person here to help support it?
TOM LEHMAN: Every tournament would benefit by having him here; so I guess that answers
Q. Do you know any more about the course that this tournament is going to be played on
TOM LEHMAN: At Laurel Valley? I think I played there in Arnold's Charity Skins Game a
few years ago. I've played there. It's a nice course, great course. It will be a great
place for the tournament. But I'm not sure, is it rotating back and forth every year?
Q. Right. What do you think of that?
TOM LEHMAN: I think it is good. I think it is very good. Two great golf courses.
Q. With the new popularity of golf and the marketing and Tiger being out here and
everything, it brings kind of a different gallery. You won at Phoenix where it is
notorious for being a rowdy gallery. We'll see what this week is like. Do you like that?
The noise, is it distracting?
TOM LEHMAN: I think it is good. Phoenix has always been wild. Before Tiger, after Tiger
is long gone, it is still going to be wild. That's just the way that place is. But the
more people that come out to watch golf, I think it's the better for golf. I think we as
players -- maybe golf as a whole need to accept the fact that the galleries are changing
somewhat and getting more sports fans, not just golf fans. And when sports fans go to a
Phillies game or Eagles game, they don't just sit on their hands and clap politely. That's
okay. I think that's good. There's kind of a combination of the golf fan maybe learning
just how far they can go before it is inappropriate. I think there's kind of probably a
juggling act right now, and sometimes it goes overboard and sometimes it is okay. But
there's definitely a -- there's definitely room to escalate the excitement over what it
was, say, 15, 20 years ago. As long as it doesn't go beyond the point of being courteous
and being abusive. If it gets abusive, there's no place for that.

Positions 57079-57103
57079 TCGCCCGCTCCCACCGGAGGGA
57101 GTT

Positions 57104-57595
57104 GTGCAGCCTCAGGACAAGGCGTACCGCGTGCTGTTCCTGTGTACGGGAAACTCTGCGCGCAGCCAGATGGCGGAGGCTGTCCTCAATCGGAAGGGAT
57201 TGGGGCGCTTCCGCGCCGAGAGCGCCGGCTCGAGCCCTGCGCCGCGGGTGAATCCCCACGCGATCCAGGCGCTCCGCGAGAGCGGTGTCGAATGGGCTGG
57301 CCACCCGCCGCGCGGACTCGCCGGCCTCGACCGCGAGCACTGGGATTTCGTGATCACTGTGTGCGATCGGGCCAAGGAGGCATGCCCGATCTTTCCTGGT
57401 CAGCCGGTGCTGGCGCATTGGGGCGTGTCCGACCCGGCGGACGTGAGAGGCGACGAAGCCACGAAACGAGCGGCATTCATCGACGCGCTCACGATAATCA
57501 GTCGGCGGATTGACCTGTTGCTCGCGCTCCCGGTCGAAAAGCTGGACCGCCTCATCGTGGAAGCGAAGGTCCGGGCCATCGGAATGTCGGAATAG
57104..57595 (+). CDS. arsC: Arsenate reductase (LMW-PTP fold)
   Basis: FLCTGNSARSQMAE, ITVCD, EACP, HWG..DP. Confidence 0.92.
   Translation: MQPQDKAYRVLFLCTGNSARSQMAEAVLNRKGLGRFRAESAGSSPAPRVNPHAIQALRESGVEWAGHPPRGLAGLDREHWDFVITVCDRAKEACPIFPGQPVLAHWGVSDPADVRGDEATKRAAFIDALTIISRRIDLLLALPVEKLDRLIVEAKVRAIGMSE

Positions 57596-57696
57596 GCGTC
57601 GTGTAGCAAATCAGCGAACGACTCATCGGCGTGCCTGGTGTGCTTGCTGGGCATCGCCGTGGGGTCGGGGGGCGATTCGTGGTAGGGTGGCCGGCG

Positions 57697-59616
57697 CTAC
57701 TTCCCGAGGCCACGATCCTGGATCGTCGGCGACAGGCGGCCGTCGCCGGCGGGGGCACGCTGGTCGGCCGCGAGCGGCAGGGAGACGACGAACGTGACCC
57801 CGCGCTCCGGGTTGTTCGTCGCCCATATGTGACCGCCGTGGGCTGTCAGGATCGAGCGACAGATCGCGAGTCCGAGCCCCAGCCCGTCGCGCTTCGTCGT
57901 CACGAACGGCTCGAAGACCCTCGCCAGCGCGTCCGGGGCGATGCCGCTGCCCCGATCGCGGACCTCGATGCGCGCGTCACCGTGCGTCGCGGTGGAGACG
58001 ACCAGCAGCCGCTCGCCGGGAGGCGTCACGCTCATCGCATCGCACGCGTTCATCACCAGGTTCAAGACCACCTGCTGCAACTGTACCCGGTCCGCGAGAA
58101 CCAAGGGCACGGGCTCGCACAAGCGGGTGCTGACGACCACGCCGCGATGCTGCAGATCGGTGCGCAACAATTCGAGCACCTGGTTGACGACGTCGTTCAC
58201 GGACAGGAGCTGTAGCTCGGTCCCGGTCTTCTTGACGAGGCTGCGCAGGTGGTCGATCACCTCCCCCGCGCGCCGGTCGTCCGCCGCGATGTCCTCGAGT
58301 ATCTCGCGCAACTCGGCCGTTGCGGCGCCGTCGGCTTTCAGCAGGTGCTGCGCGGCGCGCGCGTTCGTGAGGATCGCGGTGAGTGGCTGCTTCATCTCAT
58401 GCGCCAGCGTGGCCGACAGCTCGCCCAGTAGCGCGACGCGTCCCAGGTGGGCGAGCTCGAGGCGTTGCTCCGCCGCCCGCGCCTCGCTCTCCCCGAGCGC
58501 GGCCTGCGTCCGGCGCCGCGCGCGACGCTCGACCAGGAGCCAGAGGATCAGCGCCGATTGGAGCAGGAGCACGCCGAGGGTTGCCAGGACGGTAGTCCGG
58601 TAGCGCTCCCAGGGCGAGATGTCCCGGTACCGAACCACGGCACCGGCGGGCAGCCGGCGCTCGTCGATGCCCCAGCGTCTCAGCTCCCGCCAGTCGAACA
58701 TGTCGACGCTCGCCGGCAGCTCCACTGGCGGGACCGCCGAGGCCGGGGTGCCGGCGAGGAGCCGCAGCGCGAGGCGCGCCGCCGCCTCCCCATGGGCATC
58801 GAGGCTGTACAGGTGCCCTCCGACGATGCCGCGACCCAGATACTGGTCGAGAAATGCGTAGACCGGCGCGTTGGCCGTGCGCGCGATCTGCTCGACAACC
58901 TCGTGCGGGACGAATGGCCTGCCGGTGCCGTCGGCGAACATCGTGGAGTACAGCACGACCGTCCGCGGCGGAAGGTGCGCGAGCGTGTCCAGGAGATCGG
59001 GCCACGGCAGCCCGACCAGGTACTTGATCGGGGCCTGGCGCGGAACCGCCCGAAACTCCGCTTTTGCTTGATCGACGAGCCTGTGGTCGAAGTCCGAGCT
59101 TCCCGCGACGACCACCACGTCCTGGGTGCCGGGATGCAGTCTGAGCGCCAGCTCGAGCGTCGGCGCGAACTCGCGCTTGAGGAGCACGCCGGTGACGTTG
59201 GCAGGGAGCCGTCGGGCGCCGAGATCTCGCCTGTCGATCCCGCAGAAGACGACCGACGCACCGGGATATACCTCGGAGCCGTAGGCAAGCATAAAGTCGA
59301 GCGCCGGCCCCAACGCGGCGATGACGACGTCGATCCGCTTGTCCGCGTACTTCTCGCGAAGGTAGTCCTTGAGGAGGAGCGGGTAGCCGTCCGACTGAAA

Q. Speaking of Phoenix, what did you think of the Bird's Nest being moved?
TOM LEHMAN: I don't think it is going to affect it, if you want my personal opinion. I
don't think the Bird's Nest was the problem. People still could get beer out there,
whether it is across the road or not. If anything, it is going affect the attendance. But
it is not going to affect the way the people act on the 16th hole. People on the 16th hole
are not at the Bird's Nest; they are on the 16th hole. They go get their beer and go to
the 16th hole and they have a great time. So I really don't think the Bird's Nest will
make one bit of difference.
Q. You're going to be playing with the CEO of SEI in the Pro-Am. How do you feel about
TOM LEHMAN: I like the Pro-Ams. It's a good way to learn more about the golf course. A
good way to meet some new people. Playing with the CEO of SEI is obviously a great
opportunity for some of us on the Tour to show them a good time, show them appreciation
for their involvement, have some fun. I think Pro-Ams for a number of reasons are very
good. I enjoy them.
Q. Going into the week, what hole is going to play the toughest out here?
TOM LEHMAN: I don't know the course well enough to be able to say. You could probably
ask me that after the round today; I would probably have a better idea. But I would think,
off the top of my head, the 9th hole is a good hole. No. 17 is a good hole. No. 10 is a
good hole, if it is into the wind. It was downwind yesterday and I think it is into the
wind today; I think it will be a driver and a long iron. I'll have a better feel after we